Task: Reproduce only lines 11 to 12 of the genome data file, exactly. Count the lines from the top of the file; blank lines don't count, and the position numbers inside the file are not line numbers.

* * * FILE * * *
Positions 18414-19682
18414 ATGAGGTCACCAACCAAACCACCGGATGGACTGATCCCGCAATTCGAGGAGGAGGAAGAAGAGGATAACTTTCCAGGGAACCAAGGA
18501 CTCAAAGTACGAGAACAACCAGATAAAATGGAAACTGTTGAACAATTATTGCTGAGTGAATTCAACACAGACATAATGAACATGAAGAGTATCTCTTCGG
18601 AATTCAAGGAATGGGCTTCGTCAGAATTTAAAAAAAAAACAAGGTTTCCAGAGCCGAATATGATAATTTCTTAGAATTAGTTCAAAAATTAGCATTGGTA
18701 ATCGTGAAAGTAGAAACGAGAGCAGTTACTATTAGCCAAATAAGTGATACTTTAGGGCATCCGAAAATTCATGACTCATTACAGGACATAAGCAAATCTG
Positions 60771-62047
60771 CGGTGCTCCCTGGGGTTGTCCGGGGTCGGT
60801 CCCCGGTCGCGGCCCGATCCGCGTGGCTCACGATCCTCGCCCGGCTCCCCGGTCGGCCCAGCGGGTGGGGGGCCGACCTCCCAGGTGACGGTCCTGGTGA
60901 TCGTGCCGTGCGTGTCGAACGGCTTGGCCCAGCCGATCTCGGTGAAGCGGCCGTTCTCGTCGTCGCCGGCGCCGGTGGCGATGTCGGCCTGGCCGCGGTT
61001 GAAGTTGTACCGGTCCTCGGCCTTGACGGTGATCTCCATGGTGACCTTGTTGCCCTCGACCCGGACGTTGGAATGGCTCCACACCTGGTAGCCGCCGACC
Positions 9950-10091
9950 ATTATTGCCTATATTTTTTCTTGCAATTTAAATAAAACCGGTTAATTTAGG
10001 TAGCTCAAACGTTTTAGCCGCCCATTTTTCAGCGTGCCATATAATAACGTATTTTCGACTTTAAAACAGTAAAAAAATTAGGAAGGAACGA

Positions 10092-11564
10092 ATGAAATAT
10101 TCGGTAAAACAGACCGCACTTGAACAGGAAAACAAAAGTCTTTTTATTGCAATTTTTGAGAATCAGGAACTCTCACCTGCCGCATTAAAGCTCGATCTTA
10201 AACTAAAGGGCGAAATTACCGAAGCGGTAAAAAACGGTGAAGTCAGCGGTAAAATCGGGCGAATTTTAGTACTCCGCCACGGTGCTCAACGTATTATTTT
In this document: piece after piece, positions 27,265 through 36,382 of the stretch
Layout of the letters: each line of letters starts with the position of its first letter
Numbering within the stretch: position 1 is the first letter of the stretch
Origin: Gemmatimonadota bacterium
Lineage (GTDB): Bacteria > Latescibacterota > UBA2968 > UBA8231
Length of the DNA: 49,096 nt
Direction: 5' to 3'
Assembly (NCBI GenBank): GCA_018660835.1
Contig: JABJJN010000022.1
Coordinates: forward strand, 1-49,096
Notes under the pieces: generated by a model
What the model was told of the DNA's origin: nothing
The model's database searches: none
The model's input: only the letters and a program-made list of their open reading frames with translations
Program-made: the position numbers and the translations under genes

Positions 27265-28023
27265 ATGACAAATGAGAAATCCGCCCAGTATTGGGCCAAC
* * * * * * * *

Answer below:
Positions 9950-10091
9950 ATTATTGCCTATATTTTTTCTTGCAATTTAAATAAAACCGGTTAATTTAGG